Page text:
Collaboration needed to meet ESG targets says KPMG

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Key Findings – ESG Revolution Survey, 2022

  • Only 39 percent of leaders believe that they will have implemented the operational changes required to meet their ESG targets by 2030
  • 94 percent of CFO leaders believe Social Responsibility will be an important priority for their organisation in 2030
  • 43 percent of leaders said complying with regulatory change will be one of the top three challenges when it comes to ESG

Collaboration between industries, all levels of government and communities is critical if Australian organisations are going to meet ESG targets, according to KPMG Australia’s new report and survey “30 Voices on 2030: The ESG Revolution“. Whilst some initial ESG targets have already been met, more complex challenges lie ahead including Scope 3 emissions, circularity, and ethical sourcing.”

The report aims to understand how, over the next eight years, key sectors of corporate Australia are planning to become purpose-led, sustainable organisations with ESG embedded into strategy and business functions. It presents interviews with 30 leaders combined with a survey of a further 245 executives highlighting the need to turn commitment into action.

Regulation is seen as important to align whole-of-economy standards – yet there are many examples already where regulation is inconsistent across different jurisdictions, both locally and internationally. This will make it harder for organisations to invest with confidence.

“Leaders agreed that the ESG challenge is already accepted and is a priority for business. Many have set goals. But as we look towards 2030 there is a lot of work to be done to put programs in place to achieve these targets. They literally need to turn these commitments into meaningful action – and quickly,” said Trent Duvall, National Industry Leader Corporates, KPMG Australia. “Some companies have started action planning and implementation, but all concede that they have a long way to go. By 2030, the job of achieving their ESG goals will be far from over.”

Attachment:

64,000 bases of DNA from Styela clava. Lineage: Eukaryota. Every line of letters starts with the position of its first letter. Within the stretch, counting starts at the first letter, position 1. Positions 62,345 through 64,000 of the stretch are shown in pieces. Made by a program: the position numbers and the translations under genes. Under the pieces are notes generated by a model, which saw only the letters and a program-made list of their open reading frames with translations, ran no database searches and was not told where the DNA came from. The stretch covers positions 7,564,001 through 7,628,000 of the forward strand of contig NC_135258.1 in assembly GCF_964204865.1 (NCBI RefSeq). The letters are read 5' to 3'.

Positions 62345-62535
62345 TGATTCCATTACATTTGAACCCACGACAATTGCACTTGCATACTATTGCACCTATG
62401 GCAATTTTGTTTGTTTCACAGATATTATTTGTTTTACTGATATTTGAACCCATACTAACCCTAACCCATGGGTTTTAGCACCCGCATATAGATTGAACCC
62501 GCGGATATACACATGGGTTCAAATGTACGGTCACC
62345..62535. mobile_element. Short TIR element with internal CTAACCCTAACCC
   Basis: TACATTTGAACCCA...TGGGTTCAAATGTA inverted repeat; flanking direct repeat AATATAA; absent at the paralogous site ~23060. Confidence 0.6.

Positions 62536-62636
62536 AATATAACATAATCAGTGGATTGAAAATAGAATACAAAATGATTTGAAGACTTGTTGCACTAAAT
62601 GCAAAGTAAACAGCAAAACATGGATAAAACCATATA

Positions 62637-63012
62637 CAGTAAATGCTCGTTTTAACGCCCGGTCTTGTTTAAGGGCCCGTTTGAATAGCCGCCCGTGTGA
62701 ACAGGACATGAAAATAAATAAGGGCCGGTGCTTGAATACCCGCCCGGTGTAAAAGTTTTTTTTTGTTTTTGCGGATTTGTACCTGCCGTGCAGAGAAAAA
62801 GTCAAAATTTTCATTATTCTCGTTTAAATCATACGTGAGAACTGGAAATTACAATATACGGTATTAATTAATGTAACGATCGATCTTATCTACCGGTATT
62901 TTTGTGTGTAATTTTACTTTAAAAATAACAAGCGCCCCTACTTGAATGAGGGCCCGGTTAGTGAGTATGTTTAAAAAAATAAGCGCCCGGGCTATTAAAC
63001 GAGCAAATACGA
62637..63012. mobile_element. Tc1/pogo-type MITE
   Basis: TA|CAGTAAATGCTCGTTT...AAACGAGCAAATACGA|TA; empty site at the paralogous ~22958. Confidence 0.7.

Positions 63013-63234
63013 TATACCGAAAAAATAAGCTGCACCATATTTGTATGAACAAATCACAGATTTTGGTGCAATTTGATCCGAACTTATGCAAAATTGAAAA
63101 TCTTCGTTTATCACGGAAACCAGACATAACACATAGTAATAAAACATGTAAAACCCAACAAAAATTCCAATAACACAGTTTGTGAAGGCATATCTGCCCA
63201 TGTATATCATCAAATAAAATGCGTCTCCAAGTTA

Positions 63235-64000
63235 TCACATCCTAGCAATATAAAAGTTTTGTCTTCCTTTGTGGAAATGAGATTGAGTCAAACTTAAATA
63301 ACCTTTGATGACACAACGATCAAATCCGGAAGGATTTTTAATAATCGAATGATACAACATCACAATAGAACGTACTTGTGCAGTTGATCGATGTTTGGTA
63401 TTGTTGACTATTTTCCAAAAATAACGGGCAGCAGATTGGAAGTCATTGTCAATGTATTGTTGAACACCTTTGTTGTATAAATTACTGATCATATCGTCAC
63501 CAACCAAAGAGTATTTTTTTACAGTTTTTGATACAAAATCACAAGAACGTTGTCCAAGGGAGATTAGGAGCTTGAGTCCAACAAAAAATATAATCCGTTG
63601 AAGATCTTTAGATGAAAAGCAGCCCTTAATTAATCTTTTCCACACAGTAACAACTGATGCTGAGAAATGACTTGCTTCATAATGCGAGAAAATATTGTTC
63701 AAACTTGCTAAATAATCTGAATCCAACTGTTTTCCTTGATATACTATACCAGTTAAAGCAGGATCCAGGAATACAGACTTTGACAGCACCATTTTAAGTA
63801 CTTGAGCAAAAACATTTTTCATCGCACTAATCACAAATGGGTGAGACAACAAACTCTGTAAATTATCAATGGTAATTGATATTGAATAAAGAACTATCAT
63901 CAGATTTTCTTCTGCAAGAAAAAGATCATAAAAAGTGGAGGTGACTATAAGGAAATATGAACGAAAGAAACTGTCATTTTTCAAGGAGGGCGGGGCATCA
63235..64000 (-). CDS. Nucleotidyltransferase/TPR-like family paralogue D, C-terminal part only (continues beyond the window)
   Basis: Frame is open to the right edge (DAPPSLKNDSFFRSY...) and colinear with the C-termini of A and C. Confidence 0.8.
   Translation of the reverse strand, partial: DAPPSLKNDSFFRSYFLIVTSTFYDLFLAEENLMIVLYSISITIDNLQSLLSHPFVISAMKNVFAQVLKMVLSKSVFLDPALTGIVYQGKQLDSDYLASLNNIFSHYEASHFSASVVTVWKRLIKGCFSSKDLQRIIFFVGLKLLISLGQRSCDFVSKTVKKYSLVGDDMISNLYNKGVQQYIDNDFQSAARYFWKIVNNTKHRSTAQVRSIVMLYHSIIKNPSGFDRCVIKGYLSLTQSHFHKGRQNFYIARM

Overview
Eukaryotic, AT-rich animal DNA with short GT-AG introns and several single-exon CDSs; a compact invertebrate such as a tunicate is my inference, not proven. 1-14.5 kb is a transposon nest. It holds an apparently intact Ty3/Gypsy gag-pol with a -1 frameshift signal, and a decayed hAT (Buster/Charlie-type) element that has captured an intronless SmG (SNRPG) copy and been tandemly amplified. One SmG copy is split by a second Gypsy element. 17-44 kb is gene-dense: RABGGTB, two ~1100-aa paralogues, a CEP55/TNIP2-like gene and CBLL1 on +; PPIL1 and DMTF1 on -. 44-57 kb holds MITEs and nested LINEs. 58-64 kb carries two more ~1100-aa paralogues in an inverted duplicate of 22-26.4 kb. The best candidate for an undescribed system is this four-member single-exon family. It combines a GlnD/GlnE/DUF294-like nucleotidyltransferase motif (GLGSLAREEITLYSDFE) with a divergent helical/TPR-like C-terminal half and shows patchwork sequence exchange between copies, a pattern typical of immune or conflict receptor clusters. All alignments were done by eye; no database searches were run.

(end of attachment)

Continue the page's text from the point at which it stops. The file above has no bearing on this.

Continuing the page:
Mr Duvall emphasised that corporate Australia has accepted the need for clear goals and transparent action on key ESG elements especially net zero, ethical sourcing, diversity and inclusion, and zero landfill. He said many have already set these goals and released one or several sustainability reports and that was positive however the complexity of the challenge is well recognised.

“Many ESG issues are complex, especially when considering the need to include both upstream and downstream supply chain partners. For many organisations these issues are outside of their direct control,” he said. “For some ESG issues, the solution pathways don’t yet exist and therefore there is a great need to undertake ongoing research and innovation.”

Robert Poole, National ESG Leader – Corporates KPMG Australia said, “Key leaders in corporate Australia are already planning the implementation of ESG practices into their business from now until 2030. They understand action is needed and most are already moving beyond aspiration to commitment. The 30 voices reflect the fact that fulfilling an organisation’s ESG goals requires supply chain transparency, innovative partnerships, maintaining social licence, circular integration and integrated data and systems.”